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Year : 2012  |  Volume : 1  |  Issue : 2  |  Page : 58

The changing landscape of cancer in rural setting

1 Department of Medical Oncology, Asian Institute of Oncology, Mahim, India
2 Department of Medical Oncology, Tata Memorial Hospital Mumbai, India

Date of Web Publication22-Nov-2012

Correspondence Address:
Vanita Noronha
Department of Medical Oncology, Tata Memorial Hospital Mumbai
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Source of Support: None, Conflict of Interest: None

DOI: 10.4103/2278-330X.103709

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How to cite this article:
Bansal S, Noronha V. The changing landscape of cancer in rural setting. South Asian J Cancer 2012;1:58

How to cite this URL:
Bansal S, Noronha V. The changing landscape of cancer in rural setting. South Asian J Cancer [serial online] 2012 [cited 2020 Apr 2];1:58. Available from:

Studying the trends of cancer in a population helps the health services to have directed and more effective approach. The article by Tiwari et al., on the presentation of the cancer among young women in rural centers, raises various important issues. The most important of them is to understand the changing trends of presentation of cancer and its incidence in the rural population compared to the urban population. This study helps in knowing that the urbanization of rural areas, has significant impact on the trends in the health of the people living there. [1]

In India, the Indian Council of Medical Research (ICMR) started the National Cancer Registry Programme (NRCP) in 1981. Since then, there have been systematic and successful attempts to capture the trends of cancer in the general population. Srivastava et al. published their results on the time trends in breast and cervical cancer from year 1993 to 2003, i.e., over a period of 10 years. The census was included from four urban centers, Mumbai, Delhi, Bhopal, Chennai, Bangalore, and one rural center, Barshi. This paper showed that cancer trends are different in rural settings compared to urban settings. It showed that though there is an increasing trend of breast cancer in the rural settings, a decreasing trend was observed for cervical cancer. However, cervical cancer continues to be the leading site of cancer in rural settings. [2]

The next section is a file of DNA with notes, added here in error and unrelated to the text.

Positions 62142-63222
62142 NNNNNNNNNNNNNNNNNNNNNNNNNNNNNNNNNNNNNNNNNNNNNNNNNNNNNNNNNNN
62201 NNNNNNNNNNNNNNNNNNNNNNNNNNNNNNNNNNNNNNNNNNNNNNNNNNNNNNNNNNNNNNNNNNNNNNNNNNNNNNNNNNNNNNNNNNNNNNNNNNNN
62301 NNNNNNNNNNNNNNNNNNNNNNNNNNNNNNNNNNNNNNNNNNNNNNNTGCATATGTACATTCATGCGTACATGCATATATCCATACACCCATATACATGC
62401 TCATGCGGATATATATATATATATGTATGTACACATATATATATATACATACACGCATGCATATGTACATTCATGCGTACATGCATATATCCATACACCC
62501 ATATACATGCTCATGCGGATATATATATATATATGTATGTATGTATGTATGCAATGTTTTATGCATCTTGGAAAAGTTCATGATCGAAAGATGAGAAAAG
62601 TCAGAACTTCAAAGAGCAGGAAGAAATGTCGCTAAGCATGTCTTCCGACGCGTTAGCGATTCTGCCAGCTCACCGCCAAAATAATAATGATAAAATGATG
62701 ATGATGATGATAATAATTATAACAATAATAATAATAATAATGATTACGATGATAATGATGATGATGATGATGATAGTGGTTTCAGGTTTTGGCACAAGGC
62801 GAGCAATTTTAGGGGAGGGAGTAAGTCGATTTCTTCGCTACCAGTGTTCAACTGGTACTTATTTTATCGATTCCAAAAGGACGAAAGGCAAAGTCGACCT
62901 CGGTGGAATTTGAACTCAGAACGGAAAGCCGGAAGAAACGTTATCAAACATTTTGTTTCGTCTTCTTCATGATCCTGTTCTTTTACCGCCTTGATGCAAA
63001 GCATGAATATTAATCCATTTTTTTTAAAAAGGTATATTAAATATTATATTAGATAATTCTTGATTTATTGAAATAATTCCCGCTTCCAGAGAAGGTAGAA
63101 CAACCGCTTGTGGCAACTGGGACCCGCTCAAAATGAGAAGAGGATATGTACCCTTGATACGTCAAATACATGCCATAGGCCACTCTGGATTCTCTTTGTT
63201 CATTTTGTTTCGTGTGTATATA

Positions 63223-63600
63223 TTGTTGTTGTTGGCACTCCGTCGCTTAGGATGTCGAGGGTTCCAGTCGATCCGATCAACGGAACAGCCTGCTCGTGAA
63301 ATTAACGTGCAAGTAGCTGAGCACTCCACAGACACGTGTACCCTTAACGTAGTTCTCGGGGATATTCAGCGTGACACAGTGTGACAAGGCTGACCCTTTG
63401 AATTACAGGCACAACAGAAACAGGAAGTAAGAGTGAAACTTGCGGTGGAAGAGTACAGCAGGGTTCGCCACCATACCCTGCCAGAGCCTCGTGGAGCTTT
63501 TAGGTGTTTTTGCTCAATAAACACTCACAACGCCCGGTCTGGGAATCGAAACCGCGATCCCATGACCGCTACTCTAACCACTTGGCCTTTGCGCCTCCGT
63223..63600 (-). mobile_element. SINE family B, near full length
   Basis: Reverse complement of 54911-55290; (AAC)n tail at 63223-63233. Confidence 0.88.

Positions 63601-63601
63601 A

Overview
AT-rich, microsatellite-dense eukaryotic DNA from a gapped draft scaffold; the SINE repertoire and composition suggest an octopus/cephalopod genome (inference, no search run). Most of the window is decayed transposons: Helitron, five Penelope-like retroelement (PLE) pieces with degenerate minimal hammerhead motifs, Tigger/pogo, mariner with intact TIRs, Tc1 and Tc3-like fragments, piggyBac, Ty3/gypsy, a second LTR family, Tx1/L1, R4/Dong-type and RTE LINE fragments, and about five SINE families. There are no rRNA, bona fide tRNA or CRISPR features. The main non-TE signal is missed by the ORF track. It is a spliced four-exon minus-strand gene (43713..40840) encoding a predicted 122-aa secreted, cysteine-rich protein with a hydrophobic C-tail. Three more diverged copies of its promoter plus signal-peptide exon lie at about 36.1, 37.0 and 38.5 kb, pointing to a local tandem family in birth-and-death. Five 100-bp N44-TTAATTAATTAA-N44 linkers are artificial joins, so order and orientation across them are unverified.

Yeole et al. also showed the increasing trend of breast cancer in the overall population with decrease in the incidence of cervical cancer. It was postulated that the incidence of breast cancer could be on the rise due to progressive increase in the age of marriage causing delay in the first pregnancy, and there is also an increase in the unmarried population. [3]

The present paper by Tiwari et al. is significant in a way that it shows the current trends and alarms us regarding the rapid impact of the changing life style of people in rural settings. Another important issue is of the decreasing age of presentation among women with breast cancer. Though this paper caters to a small population and data are collected over a period of 9 months, it also reflects the shift in the presentation of cancer among women and this needs to be addressed. [1]

Overall, this paper raises various important issues which have direct impact on the health of the population of the country. Careful observation and systematic approach can help in capturing the changing trends, which can then help in formulating the guidelines for the prevention and improvement in the health scenario of the society. Our Journal always welcomes these kinds of initiatives from young and enthusiastic investigators who, with their dedicated and diligent work can provide understanding to the ever changing scenarios of the trends in oncology.

  References Top

1.Vivek T, Piyush S, Gourav G. The scenario of presentation of young females in a rural cancer hospital of North India: An initial experience. South Asian J Cancer 2012;2:63-5.  Back to cited text no. 1
2.Takiar R, Srivastav A. Time trend in breast and cervix cancer of women in India - (1990-2003). Asian Pac J Cancer Prev 2008;9:777-80.  Back to cited text no. 2
3.Yeole BB. Trends in cancer incidence in female breast, cervix uteri, corpus uteri, and ovary in India. Asian Pac J Cancer Prev 2008;9:119-22.  Back to cited text no. 3


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